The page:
Toyota Hilux: Buy the double, keep your dignity

By David Linklater

Toyota Hilux SR5 Extra Cab. Photo / Supplied
Toyota Hilux SR5 Extra Cab. Photo / Supplied

Double-cab utes are very much the thing in New Zealand. Around 90 per cent of sales, in fact. You could say that's a good thing - that the rising quality, equipment and safety of utility vehicles means that they now fulfil multiple roles in both work and weekend-motoring applications.

Or you could say that double-cab utes are the light commercial equivalent of a people-mover - there's a dignified sort of vehicle underneath, but the wand of uncoolness has been waved over them because they also have to make sure Gran gets to bowls every Sunday.

But that would explain the sense of boyish excitement I felt when I saw this week's test ute: styling-wise, the Toyota Hilux SR5 Extra Cab (that's two doors and a pair of strictly occasional squabs in back) has a bit of an American-style pickup truck thing going on. Superficial of me, I know, but after a diet of sensible double-cabs over the past few months, this was the equivalent of finding a stylish coupe in the driveway.

In purely analytical terms, Hilux has slipped quietly away from being truly competitive with new-generation utes like the Ford Ranger and Volkswagen Amarok. But it's also long-established as number one in its segment (sometimes number one overall) and nobody expects that to change. Hilux is a brand that really connects with Kiwis and it was easy to discern a certain degree of effortless cool surrounding this top-spec extra cab wherever it went.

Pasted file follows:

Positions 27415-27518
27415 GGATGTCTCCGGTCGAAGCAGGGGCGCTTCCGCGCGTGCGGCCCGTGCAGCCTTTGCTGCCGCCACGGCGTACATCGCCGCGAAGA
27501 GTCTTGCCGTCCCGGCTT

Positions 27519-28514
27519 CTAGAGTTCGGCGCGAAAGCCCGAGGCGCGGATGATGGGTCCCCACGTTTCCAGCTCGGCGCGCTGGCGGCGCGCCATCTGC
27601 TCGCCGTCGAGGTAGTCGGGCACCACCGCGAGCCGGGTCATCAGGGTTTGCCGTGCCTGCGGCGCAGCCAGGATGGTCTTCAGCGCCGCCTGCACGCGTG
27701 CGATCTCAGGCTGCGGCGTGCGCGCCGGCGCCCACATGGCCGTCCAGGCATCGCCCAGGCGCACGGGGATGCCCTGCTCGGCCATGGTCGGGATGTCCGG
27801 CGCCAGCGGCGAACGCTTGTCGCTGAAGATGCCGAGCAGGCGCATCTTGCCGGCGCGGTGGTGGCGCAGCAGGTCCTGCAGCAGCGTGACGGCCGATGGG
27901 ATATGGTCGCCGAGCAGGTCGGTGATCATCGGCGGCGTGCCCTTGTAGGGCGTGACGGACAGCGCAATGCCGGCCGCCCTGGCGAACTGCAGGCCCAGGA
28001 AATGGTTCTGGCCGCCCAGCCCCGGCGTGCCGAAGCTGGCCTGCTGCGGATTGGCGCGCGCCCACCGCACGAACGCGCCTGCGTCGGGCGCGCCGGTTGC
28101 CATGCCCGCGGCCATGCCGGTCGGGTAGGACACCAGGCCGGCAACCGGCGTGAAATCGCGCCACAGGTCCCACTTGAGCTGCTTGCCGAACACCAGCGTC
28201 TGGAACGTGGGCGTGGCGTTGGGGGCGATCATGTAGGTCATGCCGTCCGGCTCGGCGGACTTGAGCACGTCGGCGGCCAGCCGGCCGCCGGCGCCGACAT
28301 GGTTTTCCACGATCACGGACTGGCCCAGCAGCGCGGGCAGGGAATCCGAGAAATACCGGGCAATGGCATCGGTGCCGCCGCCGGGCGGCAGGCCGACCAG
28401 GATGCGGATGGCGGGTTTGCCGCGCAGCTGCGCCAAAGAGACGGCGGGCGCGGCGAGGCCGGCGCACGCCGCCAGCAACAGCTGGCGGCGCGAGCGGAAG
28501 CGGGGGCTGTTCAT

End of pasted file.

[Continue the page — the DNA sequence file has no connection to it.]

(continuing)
People loved it.

You might not think a 126kW/343Nm truck riding on 15-inch wheels is particularly macho. But the Extra Cab SR5 comes only with manual transmission, making it the sports ute of the segment. Furthermore, unlike its double-cab cousins, it is not available with stability control. Floor it in third gear on a wet road and you'll find 343Nm is plenty to practise your truck-control skills.

There is a serious side to this: the great advantage of the Extra Cab is that it avoids the scourge of the double cab - a short tray. This model boasts 1805mm of load-length, or a massive 285mm more than the Hilux Double Cab. The cost is inside the cabin with a tiny rear seat, which is fine for kids but not really fit for adult use.

The Hilux SR5 Extra Cab is not cheap at $59,250 in 4WD form. But it does add a bit of sizzle to Toyota's range. Extra Cab: not for the family.

- NZ Herald

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